Katie Beckett Waiver
The General Assembly approved major legislation during the 2019 legislative session to expand TennCare coverage to in-home care for about 3,000 children with severe and medically complex disabilities whose parents’ incomes exceed current limits set for the program. Approximately $27 million was appropriated in the state budget to fund it. The legislation directs the Tennessee Department of Finance and Administration to submit a waiver request to the U.S. Center for Medicare and Medicaid Services (CMS) to establish a Katie Beckett Program in Tennessee, which is the only state that does not have a waiver or its equivalent.
The program is named for a young girl who was diagnosed with a brain infection in 1978 at only five months old. Medicaid covered Katie’s hospitalization for almost three years after being diagnosed. However, once her parents and doctors decided she would receive better care at home, she was no longer eligible to receive Medicaid. President Ronald Reagan’s administration waived the rules to let Katie and children in similar situations receive care at home, while retaining their Medicaid coverage, regardless of their parents’ income. This gave rise to the Katie Beckett Program which created the opportunity for states to apply for a waiver, allowing them to use federal and state dollars to pay for in-home care.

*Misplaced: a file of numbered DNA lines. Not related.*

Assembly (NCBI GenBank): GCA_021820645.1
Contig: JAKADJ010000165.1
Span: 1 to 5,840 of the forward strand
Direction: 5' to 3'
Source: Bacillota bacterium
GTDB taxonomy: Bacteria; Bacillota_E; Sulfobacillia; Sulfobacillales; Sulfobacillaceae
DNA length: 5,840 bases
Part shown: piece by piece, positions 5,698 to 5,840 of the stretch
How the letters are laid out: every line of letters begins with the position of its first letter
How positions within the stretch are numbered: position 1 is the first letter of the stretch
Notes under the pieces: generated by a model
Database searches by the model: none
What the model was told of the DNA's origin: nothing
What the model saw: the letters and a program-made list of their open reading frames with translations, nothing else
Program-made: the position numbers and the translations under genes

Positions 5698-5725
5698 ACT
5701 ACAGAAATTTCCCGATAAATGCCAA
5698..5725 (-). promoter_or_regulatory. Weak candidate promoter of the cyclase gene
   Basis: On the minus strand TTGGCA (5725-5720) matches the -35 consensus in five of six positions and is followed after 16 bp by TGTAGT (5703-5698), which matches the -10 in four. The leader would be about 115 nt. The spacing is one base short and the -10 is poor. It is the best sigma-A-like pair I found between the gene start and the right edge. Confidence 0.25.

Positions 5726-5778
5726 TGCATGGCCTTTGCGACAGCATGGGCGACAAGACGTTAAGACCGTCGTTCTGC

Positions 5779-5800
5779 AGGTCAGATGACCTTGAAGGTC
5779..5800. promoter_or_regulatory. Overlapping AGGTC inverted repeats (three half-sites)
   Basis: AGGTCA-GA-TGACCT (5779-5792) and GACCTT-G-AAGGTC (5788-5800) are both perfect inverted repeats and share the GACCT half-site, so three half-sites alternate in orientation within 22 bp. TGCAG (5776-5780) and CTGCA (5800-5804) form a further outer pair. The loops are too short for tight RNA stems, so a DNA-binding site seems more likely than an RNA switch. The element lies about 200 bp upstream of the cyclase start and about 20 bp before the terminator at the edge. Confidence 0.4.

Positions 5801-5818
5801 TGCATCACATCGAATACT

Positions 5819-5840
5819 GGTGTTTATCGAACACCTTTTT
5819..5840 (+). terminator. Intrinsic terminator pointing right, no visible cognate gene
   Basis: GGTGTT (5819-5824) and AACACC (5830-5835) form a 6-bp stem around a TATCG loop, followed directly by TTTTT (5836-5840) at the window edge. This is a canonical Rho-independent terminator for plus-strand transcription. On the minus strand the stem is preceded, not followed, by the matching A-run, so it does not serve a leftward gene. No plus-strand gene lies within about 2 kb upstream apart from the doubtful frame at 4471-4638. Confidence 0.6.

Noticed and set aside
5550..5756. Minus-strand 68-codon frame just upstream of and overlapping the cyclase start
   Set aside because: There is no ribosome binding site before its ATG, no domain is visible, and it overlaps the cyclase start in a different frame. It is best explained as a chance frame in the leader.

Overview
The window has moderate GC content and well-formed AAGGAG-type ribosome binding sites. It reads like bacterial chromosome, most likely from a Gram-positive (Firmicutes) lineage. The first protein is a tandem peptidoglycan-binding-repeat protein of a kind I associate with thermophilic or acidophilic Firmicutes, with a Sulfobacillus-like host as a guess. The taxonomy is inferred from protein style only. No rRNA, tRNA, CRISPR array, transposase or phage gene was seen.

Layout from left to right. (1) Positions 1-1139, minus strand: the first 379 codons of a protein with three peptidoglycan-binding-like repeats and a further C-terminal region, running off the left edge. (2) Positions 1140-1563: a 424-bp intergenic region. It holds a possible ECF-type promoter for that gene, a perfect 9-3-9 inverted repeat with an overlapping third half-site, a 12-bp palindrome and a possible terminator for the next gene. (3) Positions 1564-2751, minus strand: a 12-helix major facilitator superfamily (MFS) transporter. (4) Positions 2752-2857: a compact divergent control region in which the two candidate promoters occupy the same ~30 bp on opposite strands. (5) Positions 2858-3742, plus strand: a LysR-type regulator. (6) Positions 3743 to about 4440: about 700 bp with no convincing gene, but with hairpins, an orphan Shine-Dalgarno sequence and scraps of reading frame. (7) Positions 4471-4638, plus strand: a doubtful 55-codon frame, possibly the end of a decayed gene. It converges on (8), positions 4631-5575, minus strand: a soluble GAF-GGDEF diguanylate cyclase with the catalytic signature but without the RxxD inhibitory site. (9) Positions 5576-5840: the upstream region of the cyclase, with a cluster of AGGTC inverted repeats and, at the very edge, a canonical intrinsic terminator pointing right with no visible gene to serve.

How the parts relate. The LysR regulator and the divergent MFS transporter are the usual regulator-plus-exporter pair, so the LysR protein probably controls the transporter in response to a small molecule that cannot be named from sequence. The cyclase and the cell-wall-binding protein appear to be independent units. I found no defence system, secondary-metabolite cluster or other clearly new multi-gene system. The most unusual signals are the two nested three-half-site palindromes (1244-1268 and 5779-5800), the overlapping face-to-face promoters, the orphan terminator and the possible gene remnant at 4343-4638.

Medicaid Block Grant
A new law was approved this year calling for Governor Bill Lee, through Tennessee’s Commissioner of Finance and Administration, to request a block grant waiver from the Centers for Medicare and Medicaid Services (CMS) to better serve recipients of the state’s TennCare program. The purpose is to provide the state an opportunity to develop an effective and innovative plan that is specific to the healthcare needs of all Tennesseans, while lowering costs and increasing access to patient-centered care. The block grant authorized may convert the federal share of all medical assistance funding for Tennessee into an allotment that is tailored to meet the needs of the state. The legislation also calls for federal funding of the block grant to remain without any decrease in the federal share of all medical assistance funding for Tennessee based on deflation or a reduction in population. The waiver does not take effect unless subsequently authorized by joint resolution of the General Assembly.
As always, I am truly humbled and honored to be your voice on Capitol Hill. If there is every any issue I can assist with, please reach out to my office by calling 615-741-2190 or emailing me at email@example.com. I look forward to hearing your thoughts, ideas, concerns, and suggestions during the 111th General Assembly.